The Lexicon's do a lot of other subtle things that help all the time too. Things like the Loudness control which is calibrated around the SPL at the listener position so the curve is proper for the level the music is playing at. DD has compression built into it for night time viewing. Most processors that is an on/off sort of thing or a few different levels. The Lexicon's can automatically vary the compression based on SPL at the listening position.
    "I would also think that applying Logic 7 to a DTS ES Discrete track yields cool results too. "
    You need the MC-12 to do that but it has a similiar effect as L7 on regular 5.1 DD/DTS.
    "what type of speakers does Lexicon recommend for the 4 surrounds in a Logic 7 setup?"
    They don't say there is any hard and fast recommendation as that is influenced by personal preference. I know Lex owners with pretty much every combination out there and they all have their pluses and minuses.
    If you haven't read it already I'd suggest going to:
    http://www.lexicon.com/downloads/mc1_downloads.asp
    and reading the 'Theory And Design Booklet.' It gives a lot of good info into the thinking behind the processing the Lexicon performs and also deals with things like speaker/room setup.
    Shawn
     
  6. Scott-C

    Scott-C Supporting Actor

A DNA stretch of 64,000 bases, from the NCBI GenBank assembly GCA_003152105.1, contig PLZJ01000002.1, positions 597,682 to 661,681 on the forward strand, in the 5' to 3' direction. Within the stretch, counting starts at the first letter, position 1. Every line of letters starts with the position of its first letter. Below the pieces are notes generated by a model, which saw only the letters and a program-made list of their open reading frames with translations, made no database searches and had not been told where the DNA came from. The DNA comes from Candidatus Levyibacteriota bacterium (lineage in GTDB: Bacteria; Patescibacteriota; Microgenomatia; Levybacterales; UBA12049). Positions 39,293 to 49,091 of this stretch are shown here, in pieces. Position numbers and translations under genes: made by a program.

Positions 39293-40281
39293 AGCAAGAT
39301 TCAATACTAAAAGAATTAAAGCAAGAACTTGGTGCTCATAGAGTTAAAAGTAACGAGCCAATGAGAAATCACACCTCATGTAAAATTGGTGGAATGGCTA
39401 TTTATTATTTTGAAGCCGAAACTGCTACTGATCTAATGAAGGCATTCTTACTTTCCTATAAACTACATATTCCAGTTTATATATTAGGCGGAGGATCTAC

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  7. ling_w

    ling_w Second Unit

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    The Meridian products are great. They might not have all the add-ons like the latest pre/pro (things like component switching, or any video switching at all in some cases,) but their sound quality is top notch.

    Many of the better processors out there like the AVM-20 might have better DACs, high bandwidth component switching or flexible bass management. But they are basically are decoding the surround modes with generic off the shelf decoder. Even some pretty expensive pre/proc basically goes that same route.

    Meridian (along with Lexicon) custom rewrites their own surround codes. Plus Meridian has some music modes (specifically Trifield) that is true to the recording without the sounding gimmicky that is common in many music surround modes.

    The Meridian would be preferred if you gear toward music, the Lexicon if you are geared toward HT.